Last modified: 2020-02-28 | Approximate reading time 3 mins
The windows of your home are one of the most complex and important structural elements. Not only do they allow natural light and air to enter, bringing the outdoors inside, they also keep all the unwanted outdoor elements where they belong: outside! It is important that the windows of your home are resistant to whatever comes at them.
Windows play a significant role in the thermal performance of your home, as well as keeping your loved ones safe and comfortable. Many aspects of the window are important, including framing, sealing and the glass itself. If you’re curious about the resistant window models on the market, read on to find them!
source: Flickr, Good Millwork
For homes located in regions which are prone to hurricanes or intense winds, impact resistant windows could be a lifesaver for those inside. During high winds, branches, rocks and mailboxes can become projectiles that can shatter the glass of your windows. Shutters can work to protect against this, but they too can become objects that penetrate and break the glass of your windows.
Lucky, the technology behind high-tech laminated windows, or impact-resistant windows, makes things safer. Since this style of window is difficult to break or separate from the frame, it is not only privileged in areas with high winds, but also to prevent and reduce the possibility of break-ins, theft as well as property damage.
Although this style of window has been on the market for 20 years, models and styles have been updated to suit modern tastes. A key factor when installing this type of window is that is it sealed correctly, as the technology won’t suffice without correct sealing. The installation process will vary from manufacturer to manufacturer, so make sure to read the instructions carefully or reach out to a professional who has been trained to install windows. Also, this style of window is more expensive than your average glass, so bear this in mind if you’re considering them for your home!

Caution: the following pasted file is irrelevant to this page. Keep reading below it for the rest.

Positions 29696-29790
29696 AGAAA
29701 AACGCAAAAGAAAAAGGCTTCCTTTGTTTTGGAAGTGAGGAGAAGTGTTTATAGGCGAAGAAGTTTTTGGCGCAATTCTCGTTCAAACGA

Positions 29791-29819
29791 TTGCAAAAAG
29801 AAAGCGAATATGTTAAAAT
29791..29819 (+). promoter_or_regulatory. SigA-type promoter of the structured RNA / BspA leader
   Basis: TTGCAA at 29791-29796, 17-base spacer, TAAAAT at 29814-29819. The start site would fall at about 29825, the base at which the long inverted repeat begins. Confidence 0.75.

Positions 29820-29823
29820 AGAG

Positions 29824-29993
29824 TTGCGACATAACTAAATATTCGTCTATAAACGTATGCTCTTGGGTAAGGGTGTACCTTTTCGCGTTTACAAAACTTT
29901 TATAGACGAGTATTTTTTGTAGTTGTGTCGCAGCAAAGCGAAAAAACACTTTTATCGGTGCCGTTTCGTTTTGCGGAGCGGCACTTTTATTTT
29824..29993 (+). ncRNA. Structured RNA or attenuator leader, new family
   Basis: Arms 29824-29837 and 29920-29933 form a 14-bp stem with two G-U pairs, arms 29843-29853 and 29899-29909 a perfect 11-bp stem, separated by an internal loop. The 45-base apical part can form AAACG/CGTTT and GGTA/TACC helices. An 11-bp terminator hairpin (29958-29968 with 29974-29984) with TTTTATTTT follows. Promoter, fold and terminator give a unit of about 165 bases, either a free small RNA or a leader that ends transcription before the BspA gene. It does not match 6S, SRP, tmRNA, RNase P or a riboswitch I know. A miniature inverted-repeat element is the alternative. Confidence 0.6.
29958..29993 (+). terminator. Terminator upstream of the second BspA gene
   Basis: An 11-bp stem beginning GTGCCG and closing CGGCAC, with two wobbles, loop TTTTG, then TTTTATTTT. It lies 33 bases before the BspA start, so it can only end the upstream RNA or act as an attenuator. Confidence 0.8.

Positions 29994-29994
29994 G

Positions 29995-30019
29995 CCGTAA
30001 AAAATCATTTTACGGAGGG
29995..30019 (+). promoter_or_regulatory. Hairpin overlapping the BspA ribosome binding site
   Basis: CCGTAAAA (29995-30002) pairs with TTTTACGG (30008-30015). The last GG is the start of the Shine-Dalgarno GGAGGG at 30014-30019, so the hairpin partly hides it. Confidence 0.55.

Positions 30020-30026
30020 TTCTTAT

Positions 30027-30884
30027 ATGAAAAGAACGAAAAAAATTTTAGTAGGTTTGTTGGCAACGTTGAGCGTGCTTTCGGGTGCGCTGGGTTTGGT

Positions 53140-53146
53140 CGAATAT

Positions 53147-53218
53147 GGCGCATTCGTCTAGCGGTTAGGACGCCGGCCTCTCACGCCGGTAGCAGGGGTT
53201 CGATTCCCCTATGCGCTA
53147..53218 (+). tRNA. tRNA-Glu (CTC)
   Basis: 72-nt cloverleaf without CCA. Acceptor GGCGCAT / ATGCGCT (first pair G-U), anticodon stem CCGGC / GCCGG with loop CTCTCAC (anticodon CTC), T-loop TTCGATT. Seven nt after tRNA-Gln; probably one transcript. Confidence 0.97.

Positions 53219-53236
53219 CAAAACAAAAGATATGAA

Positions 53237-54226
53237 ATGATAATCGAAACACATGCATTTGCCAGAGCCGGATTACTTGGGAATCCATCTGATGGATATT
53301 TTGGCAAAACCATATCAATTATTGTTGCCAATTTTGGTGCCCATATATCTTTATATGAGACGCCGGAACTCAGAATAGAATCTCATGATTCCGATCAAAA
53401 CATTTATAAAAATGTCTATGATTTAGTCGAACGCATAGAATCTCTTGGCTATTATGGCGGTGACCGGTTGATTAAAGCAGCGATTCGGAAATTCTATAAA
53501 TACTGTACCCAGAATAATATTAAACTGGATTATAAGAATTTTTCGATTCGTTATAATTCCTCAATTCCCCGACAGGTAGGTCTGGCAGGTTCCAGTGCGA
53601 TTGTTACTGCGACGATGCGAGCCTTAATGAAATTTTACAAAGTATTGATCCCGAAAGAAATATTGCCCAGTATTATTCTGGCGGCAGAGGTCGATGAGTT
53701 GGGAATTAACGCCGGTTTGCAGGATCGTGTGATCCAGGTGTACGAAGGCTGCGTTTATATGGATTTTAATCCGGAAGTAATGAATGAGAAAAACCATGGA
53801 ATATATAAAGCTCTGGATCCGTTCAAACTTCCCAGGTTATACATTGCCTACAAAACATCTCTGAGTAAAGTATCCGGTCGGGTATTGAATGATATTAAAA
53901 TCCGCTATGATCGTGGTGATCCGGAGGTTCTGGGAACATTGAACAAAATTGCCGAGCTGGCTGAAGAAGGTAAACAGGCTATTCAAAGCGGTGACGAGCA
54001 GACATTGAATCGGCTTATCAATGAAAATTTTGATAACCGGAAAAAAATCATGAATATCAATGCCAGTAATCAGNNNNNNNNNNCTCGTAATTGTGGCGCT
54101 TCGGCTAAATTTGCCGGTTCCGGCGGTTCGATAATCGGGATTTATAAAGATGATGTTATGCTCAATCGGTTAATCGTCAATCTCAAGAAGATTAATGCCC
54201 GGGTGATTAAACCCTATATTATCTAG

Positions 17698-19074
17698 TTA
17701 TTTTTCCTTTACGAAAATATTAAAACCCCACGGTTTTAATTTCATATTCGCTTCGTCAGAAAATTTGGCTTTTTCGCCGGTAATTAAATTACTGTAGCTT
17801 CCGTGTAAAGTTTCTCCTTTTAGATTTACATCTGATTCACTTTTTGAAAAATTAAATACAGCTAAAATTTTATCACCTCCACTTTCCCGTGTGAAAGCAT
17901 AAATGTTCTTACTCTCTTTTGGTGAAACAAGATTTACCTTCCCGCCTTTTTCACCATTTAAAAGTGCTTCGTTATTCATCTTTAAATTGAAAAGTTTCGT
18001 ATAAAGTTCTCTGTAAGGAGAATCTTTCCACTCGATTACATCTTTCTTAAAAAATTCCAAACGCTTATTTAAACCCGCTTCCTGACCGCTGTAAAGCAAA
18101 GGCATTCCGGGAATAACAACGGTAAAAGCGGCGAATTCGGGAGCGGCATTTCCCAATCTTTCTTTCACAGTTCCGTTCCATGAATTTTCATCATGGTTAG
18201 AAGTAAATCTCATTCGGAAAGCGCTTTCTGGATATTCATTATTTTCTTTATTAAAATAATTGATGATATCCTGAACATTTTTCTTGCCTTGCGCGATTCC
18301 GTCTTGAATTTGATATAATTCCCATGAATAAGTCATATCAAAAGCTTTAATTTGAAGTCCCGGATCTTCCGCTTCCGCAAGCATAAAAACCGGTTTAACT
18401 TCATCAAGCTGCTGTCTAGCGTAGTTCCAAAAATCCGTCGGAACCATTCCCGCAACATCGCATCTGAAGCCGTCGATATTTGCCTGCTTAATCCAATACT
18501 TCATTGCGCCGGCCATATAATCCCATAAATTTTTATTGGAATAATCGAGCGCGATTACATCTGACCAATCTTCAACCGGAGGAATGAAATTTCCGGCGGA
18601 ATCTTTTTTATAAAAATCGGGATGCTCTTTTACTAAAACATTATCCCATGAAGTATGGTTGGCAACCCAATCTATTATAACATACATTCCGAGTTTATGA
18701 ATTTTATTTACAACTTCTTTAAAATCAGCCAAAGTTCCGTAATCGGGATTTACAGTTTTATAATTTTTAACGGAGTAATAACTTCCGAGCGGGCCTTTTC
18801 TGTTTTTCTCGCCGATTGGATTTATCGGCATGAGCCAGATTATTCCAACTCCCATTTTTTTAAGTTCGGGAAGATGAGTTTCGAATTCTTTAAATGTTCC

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Installing energy-efficient windows in your home can greatly reduce energy costs. Although energy-efficient windows will initially have homeowners spending a pretty penny, they lead to lower heating and cooling expenses making them cost-effective in the long run. Depending on the style chosen, energy-efficient windows are resistant to heat or cold or both, allowing the necessary air to escape while keeping the home insulated.
First, the homeowner should determine which areas of their home or windows may be leaking air. Once that has been established, it would be recommended to install energy-efficient windows into these areas of the home.
Next, decide on the type of window your home needs. There are several types of energy-efficient windows which all operate differently and the window you choose will be based on orientation, your region's climate as well as the building design. With this in mind, make sure to do your research regarding which style of energy-efficient window is right for you!
source: Flickr, jo.schz
This style of window is resistant to incoming solar radiation, as the glass is made to absorb a large fraction of it. Heat-absorbing tinted glass windows reduce the solar heat gain coefficient and glare. Unfortunately, the tint does not lower the window’s U-factor, however, insulating glazing can be applied to prevent this.
The most common tinted glass windows are gray and bronze tinted windows, reducing the penetration of both heat and light. Green and blue tinted windows are also common and work better at penetrating visible light, slightly reducing the transfer of heat in comparison with other colours of tinted glass. Make sure to avoid black tinted windows if you live in a hot climate, as these will absorb a lot of light and create more heat than wanted.
Reflecting coatings can be applied to already existing windows as a glaze or can be purchased as a glass type with the coating applied during manufacturing. This style window works to reduce the transmission of solar radiation, blocking more light than heat from coming into your home. This works to resist against VT (visible transmittance) and glare. Much like heat-absorbing tints, reflective coats come in assorted colours and are commonly used in hot climates to control solar heat gain.
However, this type of glass or coating is mostly used in exceptional cases, as it reduces natural light from bleeding into the home and may require homeowners to gain additional electrical lighting.
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